The Job method of continuous variation (33) was used to determine the stoichiometries of the complexes with Hoechst 33258. The fluorescence signal was measured on a LS-50 fluorescence spectrofluorometer with an excitation wavelength of 354 nm and emission light was collected at 480 nm, after mixing for 4 min. The fraction of drug (Xdrug) was varied, keeping constant the total concentration [drug] + [duplex] = 0.9 µM.

Fluorescence titrations of oligonucleotide duplexes with the drugs were performed in a SLM-AMINCO 8100 spectrofluorometer (Spectronic Unicam, Cambridge, UK). The concentration of duplex oligonucleotide was always 8.1 × 10–9 M. Since melting temperature measurements in 100 mM NH4OAc extrapolated to a concentration of 8.1 nM gave a melting temperature of 35°C, the duplex can reasonably be assumed to be quantitatively formed at room temperature in the solution used for fluorescence titration experiments. The ligand concentration was varied from 0 to 1.1 × 10–6 M for all drugs. To conform with mass spectrometric conditions, we first tried to perform the titrations in 20% methanol, but this resulted in a very unstable fluorescence signal due to quenching effects. All titrations were therefore carried out at 20°C in an aqueous solution of 100 mM NH4OAc (pH 6.8). The solution was excited at 354 nm and the fluorescence emission was measured at 480 nm for Hoechst 33258, 485 nm for Hoechst 33342 and 450 nm for DAPI (only these three drugs are significantly fluorescent), after mixing for 4 min. Each point is the mean value of four data collections. Background fluorescence intensity from the oligonucleotide solution before the addition of drug was subtracted from each point to provide the corrected fluorescence intensity.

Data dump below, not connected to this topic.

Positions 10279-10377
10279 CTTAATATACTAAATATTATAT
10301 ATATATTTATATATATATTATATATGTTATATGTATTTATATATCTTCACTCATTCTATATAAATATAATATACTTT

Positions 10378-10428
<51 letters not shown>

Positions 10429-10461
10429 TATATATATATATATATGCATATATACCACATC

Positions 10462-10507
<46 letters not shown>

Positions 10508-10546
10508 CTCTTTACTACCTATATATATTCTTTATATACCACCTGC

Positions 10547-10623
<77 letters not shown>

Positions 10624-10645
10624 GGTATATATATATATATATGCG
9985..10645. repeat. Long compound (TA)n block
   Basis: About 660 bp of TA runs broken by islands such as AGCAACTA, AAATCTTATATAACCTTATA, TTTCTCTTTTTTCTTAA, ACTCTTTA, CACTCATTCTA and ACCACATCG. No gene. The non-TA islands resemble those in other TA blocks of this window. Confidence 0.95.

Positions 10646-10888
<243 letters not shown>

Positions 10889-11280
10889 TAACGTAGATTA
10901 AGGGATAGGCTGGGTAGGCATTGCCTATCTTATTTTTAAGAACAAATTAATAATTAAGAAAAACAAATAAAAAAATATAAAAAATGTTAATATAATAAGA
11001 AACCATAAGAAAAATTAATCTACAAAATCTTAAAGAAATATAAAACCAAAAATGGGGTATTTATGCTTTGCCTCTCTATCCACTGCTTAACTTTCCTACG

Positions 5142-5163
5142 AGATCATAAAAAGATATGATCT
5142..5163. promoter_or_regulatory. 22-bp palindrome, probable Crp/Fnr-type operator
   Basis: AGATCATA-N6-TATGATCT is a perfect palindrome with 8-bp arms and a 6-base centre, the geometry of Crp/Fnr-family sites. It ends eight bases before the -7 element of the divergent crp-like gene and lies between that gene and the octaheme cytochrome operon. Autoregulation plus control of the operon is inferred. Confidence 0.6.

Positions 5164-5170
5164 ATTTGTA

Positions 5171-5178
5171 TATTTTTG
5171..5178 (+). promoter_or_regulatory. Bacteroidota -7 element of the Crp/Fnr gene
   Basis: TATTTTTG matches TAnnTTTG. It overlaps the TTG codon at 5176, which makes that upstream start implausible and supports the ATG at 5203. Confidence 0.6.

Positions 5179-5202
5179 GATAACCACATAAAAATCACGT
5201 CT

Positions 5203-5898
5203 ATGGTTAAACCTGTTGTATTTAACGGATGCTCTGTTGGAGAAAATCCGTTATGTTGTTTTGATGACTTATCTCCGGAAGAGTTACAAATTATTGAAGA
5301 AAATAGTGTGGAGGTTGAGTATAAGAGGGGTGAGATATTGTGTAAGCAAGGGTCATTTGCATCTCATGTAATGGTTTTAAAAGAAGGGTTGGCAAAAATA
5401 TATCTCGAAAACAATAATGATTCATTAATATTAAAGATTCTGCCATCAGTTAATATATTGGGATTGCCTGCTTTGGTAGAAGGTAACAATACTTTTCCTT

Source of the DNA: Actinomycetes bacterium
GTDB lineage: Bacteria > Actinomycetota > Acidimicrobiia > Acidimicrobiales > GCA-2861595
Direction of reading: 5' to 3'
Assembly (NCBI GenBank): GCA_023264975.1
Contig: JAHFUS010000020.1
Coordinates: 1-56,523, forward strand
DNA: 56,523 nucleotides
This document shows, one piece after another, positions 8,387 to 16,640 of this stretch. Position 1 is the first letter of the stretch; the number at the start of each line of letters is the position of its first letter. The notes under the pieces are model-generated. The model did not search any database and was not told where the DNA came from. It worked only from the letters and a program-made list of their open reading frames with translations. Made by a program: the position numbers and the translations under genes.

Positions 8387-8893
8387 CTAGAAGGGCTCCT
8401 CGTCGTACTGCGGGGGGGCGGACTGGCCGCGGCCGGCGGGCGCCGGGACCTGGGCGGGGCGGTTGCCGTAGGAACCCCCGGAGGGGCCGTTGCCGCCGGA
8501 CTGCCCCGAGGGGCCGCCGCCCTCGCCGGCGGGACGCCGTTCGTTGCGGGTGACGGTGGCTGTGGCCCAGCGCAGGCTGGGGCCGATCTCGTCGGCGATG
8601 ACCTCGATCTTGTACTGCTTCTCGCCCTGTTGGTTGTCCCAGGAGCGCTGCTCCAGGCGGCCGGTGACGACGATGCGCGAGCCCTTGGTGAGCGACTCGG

Figure Figure22 shows the ESI-MS spectra of Hoechst 33258 with the four different duplexes at 10 µM concentration each. There are only some trace amounts of single strands left in the spectra. The ions corresponding to the duplexes and the complexes appear in the spectra with a number of charges, z = 5 and z = 4. For the charge state z = 5, there is a signal corresponding to the free duplex, the 1:1 complex and a small peak corresponding to two drug molecules bound to the duplex (except for duplex DK). For the charge state z = 4, the mass to charge ratio of the 2:1 complex falls beyond the mass range of the instrument (maximum 2000 m/z). The duplex for which the (2:1)5– complex peak is most abundant compared with (1:1)5– is that with the central sequence ATAT. Figure Figure33 shows the ESI-MS spectra of the equimolar mixtures of ATAT with each of the other four drugs at C0 = 10 µM. Again, the 2:1 complex at the charge state z = 4 can only be seen for DAPI and berenil, as the mass range is limited to m/z = 2000. Regarding stoichiometries, one can immediately see that Hoechst 33342, DAPI and berenil also form 2:1 complexes and that netropsin does not.

Figure 2
ESI-MS full scan spectra of equimolar mixtures (C0 = 10 µM) of Hoechst 33258 with the four duplexes studied: (A) AAAA, (B) ATAT, (C) AATT and (D) the Dickerson dodecamer (DK). ss, single strands remaining; the complexes are noted with ...
Figure 3
ESI-MS full scan spectra of equimolar mixtures (C0 = 10 µM) of the duplex d(GGGGATATGGGG)·d(CCCCATATCCCC) with four drugs: (A) Hoechst 33342, (B) DAPI, (C) netropsin and (D) berenil.

In the particular case of the ATAT + Hoechst 33258 system, which presents the highest proportion of 2:1 complex, we tried to detect by traditional methods the contribution of that species revealed by the mass spectrum. Both the CD titration data (Fig. (Fig.4)4) and the Job continuous variation method with fluorescence data (Fig. (Fig.5)5) indicate only a contribution of the major species in solution (1:1 complex) and a contribution of the 2:1 complex could not be detected.

Figure 4